From the Field . . .

Sarla - image - welcomeDear Brothers and Sisters in Christ,

Fall is upon us and Christmas is fast approaching. For those of us who live in affluent countries, Christmas is a festive holiday when we take some time off from work; exchange gifts with friends and family; and enjoy the bustle of shopping, Christmas trees, and lights. For some of us, it is a time for reflection and prayer to celebrate our Lord Jesus Christ, and to enjoy the company of loved ones. But for the indigenous ministries living in remote, destitute corners of the world, Christmas has a special significance. I will give you a glimpse of Christmas over there…

Many ministries in South Asia reach non-believers with the gospel during the Christmas season.  Christians invite people from other religions to their homes and share stories with neighbors about their Christian beliefs and the meaning of Christmas. Christians are able to connect with people who are normally reluctant to enter a church, but are willing to visit a neighbor’s home. Christmas is the best time for outreach in South Asia. Ministries make inroads to isolated communities that are sometimes even hostile toward Christians by showing their goodwill, sharing stories from the Bible, and offering gifts to children.

Millions of unreached people still exist, the majority of whom live in the Indian subcontinent. AIM’s primary objective is to reach these unreached people through indigenous ministries. Local ministry leaders, many of whom have served as indigenous missionaries for over 20 years, report that their biggest hurdle in sharing the Good News is that native people view Christianity as a foreigner’s religion. Indigenous missionaries are working tirelessly to replace such misconceptions with the message of Christ, but often they lack basic support.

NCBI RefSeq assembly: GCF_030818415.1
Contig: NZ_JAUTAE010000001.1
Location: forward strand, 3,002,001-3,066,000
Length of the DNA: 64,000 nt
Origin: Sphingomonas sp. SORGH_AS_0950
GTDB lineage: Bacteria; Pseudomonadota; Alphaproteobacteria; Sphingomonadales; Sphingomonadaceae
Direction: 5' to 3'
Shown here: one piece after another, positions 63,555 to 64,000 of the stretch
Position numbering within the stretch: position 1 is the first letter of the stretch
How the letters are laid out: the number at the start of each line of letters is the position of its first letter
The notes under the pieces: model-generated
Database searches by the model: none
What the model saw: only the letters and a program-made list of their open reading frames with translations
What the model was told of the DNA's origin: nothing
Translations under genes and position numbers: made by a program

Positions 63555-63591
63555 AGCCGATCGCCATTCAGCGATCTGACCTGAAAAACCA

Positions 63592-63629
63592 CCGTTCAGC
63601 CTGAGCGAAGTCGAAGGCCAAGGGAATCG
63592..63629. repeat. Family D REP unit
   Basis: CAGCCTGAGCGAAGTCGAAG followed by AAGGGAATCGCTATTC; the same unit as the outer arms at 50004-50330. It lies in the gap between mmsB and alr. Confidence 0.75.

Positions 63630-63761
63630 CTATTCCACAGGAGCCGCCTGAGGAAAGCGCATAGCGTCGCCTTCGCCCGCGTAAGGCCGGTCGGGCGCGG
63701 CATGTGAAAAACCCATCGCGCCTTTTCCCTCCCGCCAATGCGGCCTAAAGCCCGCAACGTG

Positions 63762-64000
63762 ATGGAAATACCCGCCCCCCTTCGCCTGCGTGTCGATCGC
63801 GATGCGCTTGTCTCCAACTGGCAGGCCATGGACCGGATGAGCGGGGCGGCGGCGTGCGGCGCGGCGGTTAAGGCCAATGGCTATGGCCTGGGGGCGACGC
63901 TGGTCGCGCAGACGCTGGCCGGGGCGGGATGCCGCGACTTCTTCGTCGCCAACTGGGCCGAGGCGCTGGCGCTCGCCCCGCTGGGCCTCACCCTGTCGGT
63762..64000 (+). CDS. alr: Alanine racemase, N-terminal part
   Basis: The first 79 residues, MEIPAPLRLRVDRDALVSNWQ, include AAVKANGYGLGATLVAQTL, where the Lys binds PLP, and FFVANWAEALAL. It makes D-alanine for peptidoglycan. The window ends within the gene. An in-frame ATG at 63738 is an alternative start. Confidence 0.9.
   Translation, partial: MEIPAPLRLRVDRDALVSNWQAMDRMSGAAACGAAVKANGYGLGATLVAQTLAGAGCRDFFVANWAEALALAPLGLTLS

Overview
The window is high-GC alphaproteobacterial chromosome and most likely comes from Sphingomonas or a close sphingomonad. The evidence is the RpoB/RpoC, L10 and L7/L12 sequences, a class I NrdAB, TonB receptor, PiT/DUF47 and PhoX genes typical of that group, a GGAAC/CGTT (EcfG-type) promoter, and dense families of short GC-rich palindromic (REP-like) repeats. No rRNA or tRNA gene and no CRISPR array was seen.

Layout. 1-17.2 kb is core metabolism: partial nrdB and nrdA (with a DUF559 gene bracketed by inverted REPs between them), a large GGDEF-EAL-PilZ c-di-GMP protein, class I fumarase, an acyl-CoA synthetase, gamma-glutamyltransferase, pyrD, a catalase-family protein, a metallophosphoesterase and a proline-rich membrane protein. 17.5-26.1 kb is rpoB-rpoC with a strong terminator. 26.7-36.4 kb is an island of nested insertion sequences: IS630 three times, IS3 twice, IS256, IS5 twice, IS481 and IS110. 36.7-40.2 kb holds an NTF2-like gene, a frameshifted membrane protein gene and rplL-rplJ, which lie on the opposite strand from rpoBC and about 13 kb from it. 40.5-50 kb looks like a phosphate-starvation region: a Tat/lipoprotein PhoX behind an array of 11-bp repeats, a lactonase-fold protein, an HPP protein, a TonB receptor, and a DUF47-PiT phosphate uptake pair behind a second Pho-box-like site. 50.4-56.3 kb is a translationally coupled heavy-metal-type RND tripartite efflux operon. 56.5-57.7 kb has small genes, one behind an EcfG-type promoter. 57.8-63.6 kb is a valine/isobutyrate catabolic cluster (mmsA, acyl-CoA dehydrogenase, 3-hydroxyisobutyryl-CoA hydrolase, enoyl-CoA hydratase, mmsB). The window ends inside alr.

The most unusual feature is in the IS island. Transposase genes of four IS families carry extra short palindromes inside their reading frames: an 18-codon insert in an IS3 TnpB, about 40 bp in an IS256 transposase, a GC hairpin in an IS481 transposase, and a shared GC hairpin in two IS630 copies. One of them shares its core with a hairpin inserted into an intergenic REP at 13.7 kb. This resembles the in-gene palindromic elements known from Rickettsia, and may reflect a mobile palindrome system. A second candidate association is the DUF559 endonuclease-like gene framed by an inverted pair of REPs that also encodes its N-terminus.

I recently met Nabin, a missionary teacher in Bangladesh from an unreached tribe, who also happened to be one of the first believers from that tribe and village. This young servant of God teaches children during the day, but also works as a minimum wage laborer in his spare time to provide for his family.

This young missionary’s work is important because we know that most people who decide to follow Christ do so before they turn 20 years old.  It is imperative that we help these native missionaries reach children with the gospel before other radical ideologies take root in their young minds.

Please take a look at the various ways you can be part of indigenous ministries’ Christmas outreaches. Make this a special Christmas by joining with our native missionaries to share the gift of Christ’s love.

In Christ’s love,

Sarla